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Review: 'WiNDUP'

WiNDUP is the nine-minute animated short film from writer/director Yibing Jiang.

It is a tender story set in China, about a father’s love and devotion for his young ailing daughter who lies unconscious in a hospital bed.

His only means of communicating with her is through a tune he plays with the mechanism of a music box, which he plays endlessly in the hopes of a response.

The film is a great example of what a filmmaker can accomplish in the span of less than 10 minutes. It is in the great tradition of similar short subject films that can say so much in so little time.

Somehow, it manages to create an alternate universe of people and places and a story that can touch everyone everywhere.

The beauty of a movie like WiNDUP is its universal appeal. It escapes language barriers by having no dialog.

In a sense, it’s an updated silent movie, except for the fact that even silent films had insert titles indicating what the characters were saying.

WiNDUP goes beyond dialog in exploring a theme that touches love and humanity in a pure sense.

The other universal element at work—very effectively—is the music. Music reaches across cultural barriers and boundaries in a way that everyone can understand.

In this case, it is the simple, hum-able, tinkling tune that all of us have heard as children emanating from the cranking of a music box. It is both evocative and emotional in a fundamental way.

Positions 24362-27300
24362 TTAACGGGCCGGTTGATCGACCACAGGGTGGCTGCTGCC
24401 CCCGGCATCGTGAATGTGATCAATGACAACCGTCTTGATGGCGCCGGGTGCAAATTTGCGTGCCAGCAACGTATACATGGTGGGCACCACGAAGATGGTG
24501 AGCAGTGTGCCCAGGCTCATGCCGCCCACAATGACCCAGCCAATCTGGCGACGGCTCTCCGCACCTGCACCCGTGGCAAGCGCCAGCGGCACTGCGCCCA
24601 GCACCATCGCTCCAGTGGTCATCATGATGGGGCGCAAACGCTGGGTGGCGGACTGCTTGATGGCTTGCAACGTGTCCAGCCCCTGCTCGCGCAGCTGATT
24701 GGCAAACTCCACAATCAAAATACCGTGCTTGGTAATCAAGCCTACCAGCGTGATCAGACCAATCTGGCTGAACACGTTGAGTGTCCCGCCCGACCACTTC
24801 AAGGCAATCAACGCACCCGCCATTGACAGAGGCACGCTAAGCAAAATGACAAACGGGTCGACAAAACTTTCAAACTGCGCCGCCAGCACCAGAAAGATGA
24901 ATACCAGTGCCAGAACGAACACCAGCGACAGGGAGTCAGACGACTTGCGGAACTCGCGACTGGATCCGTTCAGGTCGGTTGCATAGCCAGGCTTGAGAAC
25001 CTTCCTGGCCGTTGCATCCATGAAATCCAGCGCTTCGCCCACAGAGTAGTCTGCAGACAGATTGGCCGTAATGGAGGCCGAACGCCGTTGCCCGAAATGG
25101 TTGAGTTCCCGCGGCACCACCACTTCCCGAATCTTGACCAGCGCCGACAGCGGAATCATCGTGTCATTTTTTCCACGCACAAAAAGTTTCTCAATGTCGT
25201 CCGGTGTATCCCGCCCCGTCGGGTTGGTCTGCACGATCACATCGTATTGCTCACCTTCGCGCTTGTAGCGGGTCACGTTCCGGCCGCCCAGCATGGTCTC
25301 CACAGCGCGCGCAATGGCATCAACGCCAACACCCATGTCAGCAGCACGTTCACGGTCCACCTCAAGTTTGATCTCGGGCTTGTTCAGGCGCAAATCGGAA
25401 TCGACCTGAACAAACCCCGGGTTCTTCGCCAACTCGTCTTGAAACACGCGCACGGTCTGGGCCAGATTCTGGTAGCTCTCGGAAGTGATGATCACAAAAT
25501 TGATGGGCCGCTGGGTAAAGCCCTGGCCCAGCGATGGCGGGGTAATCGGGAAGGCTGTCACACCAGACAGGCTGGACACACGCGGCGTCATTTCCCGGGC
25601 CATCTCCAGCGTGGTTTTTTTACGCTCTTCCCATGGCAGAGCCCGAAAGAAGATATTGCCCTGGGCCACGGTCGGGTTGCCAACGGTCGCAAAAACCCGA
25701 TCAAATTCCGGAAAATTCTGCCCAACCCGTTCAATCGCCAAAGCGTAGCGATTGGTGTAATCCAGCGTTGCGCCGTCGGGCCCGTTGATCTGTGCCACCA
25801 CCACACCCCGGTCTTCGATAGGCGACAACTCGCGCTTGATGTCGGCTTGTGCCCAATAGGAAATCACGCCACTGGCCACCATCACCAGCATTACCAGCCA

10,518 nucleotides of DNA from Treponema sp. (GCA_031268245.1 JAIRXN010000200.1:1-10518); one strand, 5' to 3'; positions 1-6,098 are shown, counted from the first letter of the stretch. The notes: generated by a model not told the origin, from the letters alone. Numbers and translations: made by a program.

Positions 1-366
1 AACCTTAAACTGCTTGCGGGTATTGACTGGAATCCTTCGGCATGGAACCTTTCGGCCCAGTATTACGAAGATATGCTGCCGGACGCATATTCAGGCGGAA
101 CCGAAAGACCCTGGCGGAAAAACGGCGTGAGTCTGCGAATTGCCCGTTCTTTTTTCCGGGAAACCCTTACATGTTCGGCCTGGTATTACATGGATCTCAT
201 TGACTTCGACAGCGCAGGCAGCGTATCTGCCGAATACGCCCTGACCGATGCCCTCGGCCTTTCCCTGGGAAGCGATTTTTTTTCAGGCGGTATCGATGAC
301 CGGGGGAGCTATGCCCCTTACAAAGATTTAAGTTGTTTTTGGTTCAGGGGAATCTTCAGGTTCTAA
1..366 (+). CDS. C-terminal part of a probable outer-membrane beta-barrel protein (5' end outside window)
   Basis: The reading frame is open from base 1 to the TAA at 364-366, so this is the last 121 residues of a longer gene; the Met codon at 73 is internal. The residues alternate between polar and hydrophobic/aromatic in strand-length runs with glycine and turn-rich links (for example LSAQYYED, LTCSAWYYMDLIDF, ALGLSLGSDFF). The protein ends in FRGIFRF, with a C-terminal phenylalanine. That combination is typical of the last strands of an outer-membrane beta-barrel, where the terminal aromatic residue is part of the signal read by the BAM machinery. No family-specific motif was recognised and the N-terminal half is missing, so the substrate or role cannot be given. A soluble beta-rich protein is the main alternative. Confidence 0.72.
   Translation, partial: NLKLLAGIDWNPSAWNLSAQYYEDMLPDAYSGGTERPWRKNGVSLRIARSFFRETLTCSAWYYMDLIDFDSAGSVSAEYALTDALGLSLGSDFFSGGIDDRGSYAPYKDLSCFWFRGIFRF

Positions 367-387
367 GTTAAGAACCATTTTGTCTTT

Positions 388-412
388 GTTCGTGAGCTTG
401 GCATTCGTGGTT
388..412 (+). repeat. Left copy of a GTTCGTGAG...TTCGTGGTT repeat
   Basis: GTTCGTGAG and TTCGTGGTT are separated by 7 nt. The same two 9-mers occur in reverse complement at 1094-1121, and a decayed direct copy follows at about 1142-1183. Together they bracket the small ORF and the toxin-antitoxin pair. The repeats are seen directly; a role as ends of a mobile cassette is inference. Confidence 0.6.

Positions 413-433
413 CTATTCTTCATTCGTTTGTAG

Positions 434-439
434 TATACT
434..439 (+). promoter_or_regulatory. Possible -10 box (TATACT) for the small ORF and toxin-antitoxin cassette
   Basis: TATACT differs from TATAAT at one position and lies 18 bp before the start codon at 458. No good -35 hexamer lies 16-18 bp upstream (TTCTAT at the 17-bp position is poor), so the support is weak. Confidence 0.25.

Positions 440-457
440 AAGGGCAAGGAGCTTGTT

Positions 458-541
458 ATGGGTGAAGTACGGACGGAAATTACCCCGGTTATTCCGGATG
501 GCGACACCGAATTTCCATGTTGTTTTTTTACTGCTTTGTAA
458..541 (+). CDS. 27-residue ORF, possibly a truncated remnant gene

WiNDUP keeps it simple. And the simplicity works.

The animation is colorful and enchanting with a film look that often mimics the appearance of a movie shot through the lens of a real camera.

There is implied depth of field with objects in the foreground and background rendered in soft focus.

There is light refraction and reflection that one would normally see in a live action movie shot through the glass of camera lenses. It all adds up to a sense of realism.

Within it, the characters remain the stuff of animation with their own stylized look that is detailed and richly rendered, fully realized without being photo-realistically real.

It’s been said that animation may be the purest form of cinema. The animator can create precisely what he or she imagines.

There is no compromise in terms of casting, costumes, locations, performances or any of the creative choices that are always a compromise for live action movies.

So what we have here is a very personal, partially autobiographical story from Yibing Jiang and her talented animator Jason Keane, whose DNA traces back to his veteran Disney animator uncle Glen Keane and grandfather Bill Keane, who created "Family Circus."

While digital animation in the past was usually an elaborate, time consuming, expensive proposition due to the creation, rendering and completion of a project, WiNDUP benefitted from the use of real time engines that were capable of processing material at an accelerated speed, allowing the production team, spread over ten countries around the globe to make changes quickly and efficiently.

The results are impressive.

And they point the way to further advances in computer graphics and animation that will open the doors to animators and their imaginations.


WiNDUP can be seen on YouTube.

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